Creating a public load balancer using a template


This article has been updated to use the new Azure PowerShell Az module. You can still use the AzureRM module, which will continue to receive bug fixes until at least December 2020. To learn more about the new Az module and AzureRM compatibility, see Introducing the new Azure PowerShell Az module. For Az module installation instructions, see Install Azure PowerShell.

An Azure load balancer is a Layer-4 (TCP, UDP) load balancer. The load balancer provides high availability by distributing incoming traffic among healthy service instances in cloud services or virtual machines in a load balancer set. Azure Load Balancer can also present those services on multiple ports, multiple IP addresses, or both.

You can configure a load balancer to:

  • Load balance incoming Internet traffic to virtual machines (VMs). We refer to a load balancer in this scenario as an Internet-facing load balancer.
  • Load balance traffic between VMs in a virtual network (VNet), between VMs in cloud services, or between on-premises computers and VMs in a cross-premises virtual network. We refer to a load balancer in this scenario as an internal load balancer (ILB).
  • Forward external traffic to a specific VM instance.

The following tasks will be done in this scenario:

  • Create a load balancer that receives network traffic on port 80 and send load-balanced traffic to virtual machines "web1" and "web2"
  • Create NAT rules for remote desktop access/SSH for virtual machines behind the load balancer
  • Create health probes

Load balancer scenario

Deploy the template by using click to deploy

The sample template available in the public repository uses a parameter file containing the default values used to generate the scenario described above. To deploy this template using click to deploy, follow this link, click Deploy to Azure, replace the default parameter values if necessary, and follow the instructions in the portal.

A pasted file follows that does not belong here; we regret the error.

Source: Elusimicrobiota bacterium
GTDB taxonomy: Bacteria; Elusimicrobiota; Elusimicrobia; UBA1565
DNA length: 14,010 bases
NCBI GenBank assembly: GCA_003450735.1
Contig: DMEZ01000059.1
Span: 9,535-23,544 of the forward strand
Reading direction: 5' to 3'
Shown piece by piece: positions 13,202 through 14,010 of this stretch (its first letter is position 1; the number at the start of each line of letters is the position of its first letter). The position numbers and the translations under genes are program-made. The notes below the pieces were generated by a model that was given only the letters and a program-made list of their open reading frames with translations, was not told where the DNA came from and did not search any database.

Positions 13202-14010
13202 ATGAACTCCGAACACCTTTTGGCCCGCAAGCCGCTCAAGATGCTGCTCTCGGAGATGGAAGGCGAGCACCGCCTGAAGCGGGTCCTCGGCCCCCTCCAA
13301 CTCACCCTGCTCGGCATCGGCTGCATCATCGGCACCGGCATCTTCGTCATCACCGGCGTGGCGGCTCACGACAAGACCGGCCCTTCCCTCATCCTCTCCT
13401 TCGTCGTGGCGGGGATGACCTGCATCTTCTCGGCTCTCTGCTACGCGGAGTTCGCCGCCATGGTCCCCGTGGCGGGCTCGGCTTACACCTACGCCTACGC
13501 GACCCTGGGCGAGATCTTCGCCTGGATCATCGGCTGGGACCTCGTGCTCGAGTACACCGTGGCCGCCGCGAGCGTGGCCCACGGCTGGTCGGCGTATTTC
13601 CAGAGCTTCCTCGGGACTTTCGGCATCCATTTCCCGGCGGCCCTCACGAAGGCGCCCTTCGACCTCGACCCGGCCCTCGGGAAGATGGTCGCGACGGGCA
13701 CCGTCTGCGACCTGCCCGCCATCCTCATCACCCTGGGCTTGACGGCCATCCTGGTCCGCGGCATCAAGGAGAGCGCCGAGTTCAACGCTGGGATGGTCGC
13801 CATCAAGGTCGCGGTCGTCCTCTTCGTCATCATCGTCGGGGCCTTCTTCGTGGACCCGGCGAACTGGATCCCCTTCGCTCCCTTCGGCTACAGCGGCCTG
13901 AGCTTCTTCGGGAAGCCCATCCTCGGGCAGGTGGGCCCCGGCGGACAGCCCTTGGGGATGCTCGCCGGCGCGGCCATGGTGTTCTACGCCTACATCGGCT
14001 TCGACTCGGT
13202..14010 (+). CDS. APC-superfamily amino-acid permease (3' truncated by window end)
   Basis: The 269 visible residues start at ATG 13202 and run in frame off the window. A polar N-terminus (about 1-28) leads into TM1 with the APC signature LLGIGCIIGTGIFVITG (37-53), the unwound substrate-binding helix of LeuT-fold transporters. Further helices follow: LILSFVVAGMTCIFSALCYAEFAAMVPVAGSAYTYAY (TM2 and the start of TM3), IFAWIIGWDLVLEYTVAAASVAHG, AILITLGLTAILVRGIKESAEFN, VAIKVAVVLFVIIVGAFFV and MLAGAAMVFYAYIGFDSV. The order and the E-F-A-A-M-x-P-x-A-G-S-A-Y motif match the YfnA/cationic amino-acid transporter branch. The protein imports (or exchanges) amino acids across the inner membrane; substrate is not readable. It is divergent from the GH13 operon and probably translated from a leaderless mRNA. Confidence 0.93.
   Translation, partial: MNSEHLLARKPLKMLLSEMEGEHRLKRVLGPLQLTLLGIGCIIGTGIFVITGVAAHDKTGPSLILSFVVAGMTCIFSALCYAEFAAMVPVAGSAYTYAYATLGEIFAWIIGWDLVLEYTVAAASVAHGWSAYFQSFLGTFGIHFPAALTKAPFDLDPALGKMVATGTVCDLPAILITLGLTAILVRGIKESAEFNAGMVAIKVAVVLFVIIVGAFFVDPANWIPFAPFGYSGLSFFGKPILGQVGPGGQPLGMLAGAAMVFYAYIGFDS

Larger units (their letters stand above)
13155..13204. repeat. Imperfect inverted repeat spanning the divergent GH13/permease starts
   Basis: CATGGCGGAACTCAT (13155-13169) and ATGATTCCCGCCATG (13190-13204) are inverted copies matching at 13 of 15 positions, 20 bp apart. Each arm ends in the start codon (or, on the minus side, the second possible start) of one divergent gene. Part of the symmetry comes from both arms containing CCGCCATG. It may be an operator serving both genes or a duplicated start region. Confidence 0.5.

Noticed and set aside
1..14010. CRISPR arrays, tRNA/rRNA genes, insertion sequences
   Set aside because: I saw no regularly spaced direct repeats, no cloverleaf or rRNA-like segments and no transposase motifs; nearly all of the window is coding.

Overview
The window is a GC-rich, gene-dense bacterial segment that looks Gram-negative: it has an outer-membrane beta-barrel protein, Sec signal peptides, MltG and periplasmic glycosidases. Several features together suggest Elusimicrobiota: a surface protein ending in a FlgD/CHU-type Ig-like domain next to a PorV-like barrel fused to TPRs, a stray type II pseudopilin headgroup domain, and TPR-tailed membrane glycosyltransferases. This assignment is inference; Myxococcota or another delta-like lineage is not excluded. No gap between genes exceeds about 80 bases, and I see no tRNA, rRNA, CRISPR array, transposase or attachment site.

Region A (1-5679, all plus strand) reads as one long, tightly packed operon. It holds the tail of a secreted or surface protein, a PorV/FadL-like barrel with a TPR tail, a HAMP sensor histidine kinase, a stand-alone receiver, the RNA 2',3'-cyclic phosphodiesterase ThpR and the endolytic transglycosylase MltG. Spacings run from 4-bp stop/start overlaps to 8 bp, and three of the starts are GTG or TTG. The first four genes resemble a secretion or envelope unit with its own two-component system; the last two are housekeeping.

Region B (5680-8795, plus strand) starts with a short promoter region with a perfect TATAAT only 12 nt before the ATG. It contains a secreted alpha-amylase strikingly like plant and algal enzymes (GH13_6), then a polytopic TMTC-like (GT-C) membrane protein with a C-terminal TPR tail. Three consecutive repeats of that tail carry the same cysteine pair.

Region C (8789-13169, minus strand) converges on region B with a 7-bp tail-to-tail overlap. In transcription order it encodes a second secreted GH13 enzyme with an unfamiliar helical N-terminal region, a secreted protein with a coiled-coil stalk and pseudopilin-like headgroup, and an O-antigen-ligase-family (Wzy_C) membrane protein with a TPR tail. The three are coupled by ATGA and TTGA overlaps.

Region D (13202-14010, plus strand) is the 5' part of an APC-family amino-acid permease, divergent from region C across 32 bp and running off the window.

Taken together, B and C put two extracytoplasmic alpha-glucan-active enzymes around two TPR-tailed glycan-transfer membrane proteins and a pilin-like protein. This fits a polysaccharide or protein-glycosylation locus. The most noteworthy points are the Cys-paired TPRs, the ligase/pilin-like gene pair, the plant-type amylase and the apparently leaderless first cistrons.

Deploy the template by using PowerShell

To deploy the template you downloaded by using PowerShell, follow the steps below.

  1. If you have never used Azure PowerShell, see How to Install and Configure Azure PowerShell and follow the instructions all the way to the end to sign into Azure and select your subscription.

  2. Run the New-AzResourceGroupDeployment cmdlet to create a resource group using the template.

    New-AzResourceGroupDeployment -Name TestRG -Location uswest `
        -TemplateFile '' `
        -TemplateParameterFile ''

Deploy the template by using the Azure CLI

To deploy the template by using the Azure CLI, follow the steps below.

  1. If you have never used Azure CLI, see Install and Configure the Azure CLI and follow the instructions up to the point where you select your Azure account and subscription.

  2. Run the azure config mode command to switch to Resource Manager mode, as shown below.

    azure config mode arm

    Here is the expected output for the command above:

     info:    New mode is arm
  3. From your browser, navigate to the Quickstart Template, copy the contents of the json file and paste into a new file in your computer. For this scenario, you would be copying the values below to a file named c:\lb\azuredeploy.parameters.json.

  4. Run the azure group deployment create cmdlet to deploy the new load balancer by using the template and parameter files you downloaded and modified above. The list shown after the output explains the parameters used.

    azure group create --name TestRG --location westus --template-file '' --parameters-file 'c:\lb\azuredeploy.parameters.json'

Next steps

Get started configuring an internal load balancer

Configure a load balancer distribution mode

Configure idle TCP timeout settings for your load balancer

For the JSON syntax and properties of a load balancer in a template, see Microsoft.Network/loadBalancers.